In 2013, after more than a decade living and working in Paris, the Bavarian-born fashion designer Bernhard Willhelm packed up his studio and moved his operation to L.A. “It wasn’t a midlife crisis,” assures Willhelm, 42, calling from his new perch in Beachwood Canyon. “I just needed a change—and Los Angeles was warm.” It has also proved very welcoming. While Willhelm’s riotous prints and curious silhouettes were never, in his opinion anyway, fully appreciated by the French, his off-kilter aesthetic and infectious energy have found traction with L.A.’s cultural elite. “Here, it doesn’t matter so much whether your handbags are selling,” sniffs Willhelm, who was invited by MOCA Pacific Design Center—a branch of the Museum of Contemporary Art that has exhibited the work of designers Hedi Slimane and Kate and Laura Mulleavy—to curate a show. Opening February 7, for a three-month run, “Bernhard Willhelm 3000: When Fashion Shows the Danger Then Fashion Is the Danger” explores Willhelm’s vision of fashion and consumerism for the 22nd century. (“It’s all about diversity,” he divulges.) Pulling it together has not been unlike putting on one of his runway shows, which are infamous for their conceptual and comical sets and shenanigans. (His spring 2011 presentation was shut down after he set off plumes of colored smoke and blared an air-raid siren.) “My work fuses lots of creative worlds, but it has always been about humor, experimentation, and subversive messages.”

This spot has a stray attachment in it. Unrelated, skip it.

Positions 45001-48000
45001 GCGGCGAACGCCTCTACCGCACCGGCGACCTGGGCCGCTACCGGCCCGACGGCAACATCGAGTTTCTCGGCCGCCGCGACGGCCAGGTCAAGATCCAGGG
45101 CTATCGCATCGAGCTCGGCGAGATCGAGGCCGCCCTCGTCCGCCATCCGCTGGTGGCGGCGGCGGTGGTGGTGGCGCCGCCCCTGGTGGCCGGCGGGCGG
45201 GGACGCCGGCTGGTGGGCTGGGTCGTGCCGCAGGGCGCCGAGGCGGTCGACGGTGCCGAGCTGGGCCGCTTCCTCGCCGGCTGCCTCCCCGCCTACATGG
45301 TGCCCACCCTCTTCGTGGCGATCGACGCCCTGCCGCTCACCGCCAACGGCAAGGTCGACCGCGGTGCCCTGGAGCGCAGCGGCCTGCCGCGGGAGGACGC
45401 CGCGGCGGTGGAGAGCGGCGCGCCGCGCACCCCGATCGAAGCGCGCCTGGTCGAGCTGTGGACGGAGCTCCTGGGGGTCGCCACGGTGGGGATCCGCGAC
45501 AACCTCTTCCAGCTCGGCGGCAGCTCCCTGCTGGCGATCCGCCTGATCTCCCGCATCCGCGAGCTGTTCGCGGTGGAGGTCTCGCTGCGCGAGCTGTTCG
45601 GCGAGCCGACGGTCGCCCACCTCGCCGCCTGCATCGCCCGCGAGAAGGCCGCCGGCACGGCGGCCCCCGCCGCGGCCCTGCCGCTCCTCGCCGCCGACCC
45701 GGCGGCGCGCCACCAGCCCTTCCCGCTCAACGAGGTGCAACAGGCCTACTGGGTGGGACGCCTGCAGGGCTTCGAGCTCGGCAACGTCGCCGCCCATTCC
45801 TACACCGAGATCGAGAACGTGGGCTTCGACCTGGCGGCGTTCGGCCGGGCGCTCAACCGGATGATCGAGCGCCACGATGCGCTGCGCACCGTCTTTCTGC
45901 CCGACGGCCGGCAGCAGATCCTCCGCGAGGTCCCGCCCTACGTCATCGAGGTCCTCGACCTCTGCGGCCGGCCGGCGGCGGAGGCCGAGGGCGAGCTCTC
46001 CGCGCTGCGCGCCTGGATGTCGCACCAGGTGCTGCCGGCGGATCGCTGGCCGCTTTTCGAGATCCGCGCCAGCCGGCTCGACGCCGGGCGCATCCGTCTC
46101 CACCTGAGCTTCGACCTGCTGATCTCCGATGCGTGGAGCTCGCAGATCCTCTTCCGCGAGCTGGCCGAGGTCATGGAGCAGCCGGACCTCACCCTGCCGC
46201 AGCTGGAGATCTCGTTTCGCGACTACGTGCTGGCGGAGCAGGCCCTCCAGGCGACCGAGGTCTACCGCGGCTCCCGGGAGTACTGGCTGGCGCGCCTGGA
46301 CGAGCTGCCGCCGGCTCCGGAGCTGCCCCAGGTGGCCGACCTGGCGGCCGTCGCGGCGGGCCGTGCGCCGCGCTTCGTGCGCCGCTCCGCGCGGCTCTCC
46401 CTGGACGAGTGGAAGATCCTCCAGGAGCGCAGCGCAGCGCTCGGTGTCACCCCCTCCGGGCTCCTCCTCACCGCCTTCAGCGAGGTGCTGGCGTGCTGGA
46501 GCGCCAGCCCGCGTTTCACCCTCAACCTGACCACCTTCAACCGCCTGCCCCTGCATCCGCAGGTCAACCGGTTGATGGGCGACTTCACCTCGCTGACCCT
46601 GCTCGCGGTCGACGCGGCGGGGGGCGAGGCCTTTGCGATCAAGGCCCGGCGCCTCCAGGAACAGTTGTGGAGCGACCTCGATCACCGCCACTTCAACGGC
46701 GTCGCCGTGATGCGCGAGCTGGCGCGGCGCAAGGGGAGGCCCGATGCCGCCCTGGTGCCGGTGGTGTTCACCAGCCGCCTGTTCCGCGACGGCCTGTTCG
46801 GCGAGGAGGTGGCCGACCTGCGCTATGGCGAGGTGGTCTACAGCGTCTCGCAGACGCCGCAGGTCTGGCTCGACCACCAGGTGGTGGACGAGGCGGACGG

Hair by Brittany Mroczek for Oribe. Digital technician: Casey Cunneen. Photography assistant: Shawn Merz. Special thanks to Cactus Cube Studio.